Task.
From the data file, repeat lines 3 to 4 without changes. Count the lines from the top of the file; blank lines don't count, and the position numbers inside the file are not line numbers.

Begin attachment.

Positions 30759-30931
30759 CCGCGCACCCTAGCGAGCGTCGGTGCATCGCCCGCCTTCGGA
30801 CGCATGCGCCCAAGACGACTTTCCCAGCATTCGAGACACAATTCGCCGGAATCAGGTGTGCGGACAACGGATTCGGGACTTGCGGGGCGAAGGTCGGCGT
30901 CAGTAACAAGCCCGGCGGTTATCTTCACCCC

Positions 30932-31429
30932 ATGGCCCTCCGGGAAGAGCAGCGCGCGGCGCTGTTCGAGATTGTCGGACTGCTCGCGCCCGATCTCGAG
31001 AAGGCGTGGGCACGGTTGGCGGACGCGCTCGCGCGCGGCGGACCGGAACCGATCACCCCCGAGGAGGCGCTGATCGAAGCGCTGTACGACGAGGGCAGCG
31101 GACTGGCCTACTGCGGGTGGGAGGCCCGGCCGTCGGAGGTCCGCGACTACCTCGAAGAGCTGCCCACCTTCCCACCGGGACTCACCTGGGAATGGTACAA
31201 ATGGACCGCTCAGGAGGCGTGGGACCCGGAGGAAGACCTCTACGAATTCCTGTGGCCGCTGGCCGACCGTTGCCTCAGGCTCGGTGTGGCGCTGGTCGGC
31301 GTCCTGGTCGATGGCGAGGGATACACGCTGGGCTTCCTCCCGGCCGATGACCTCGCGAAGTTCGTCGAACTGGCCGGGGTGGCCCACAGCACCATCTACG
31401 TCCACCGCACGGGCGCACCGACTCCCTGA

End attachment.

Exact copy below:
30801 CGCATGCGCCCAAGACGACTTTCCCAGCATTCGAGACACAATTCGCCGGAATCAGGTGTGCGGACAACGGATTCGGGACTTGCGGGGCGAAGGTCGGCGT
30901 CAGTAACAAGCCCGGCGGTTATCTTCACCCC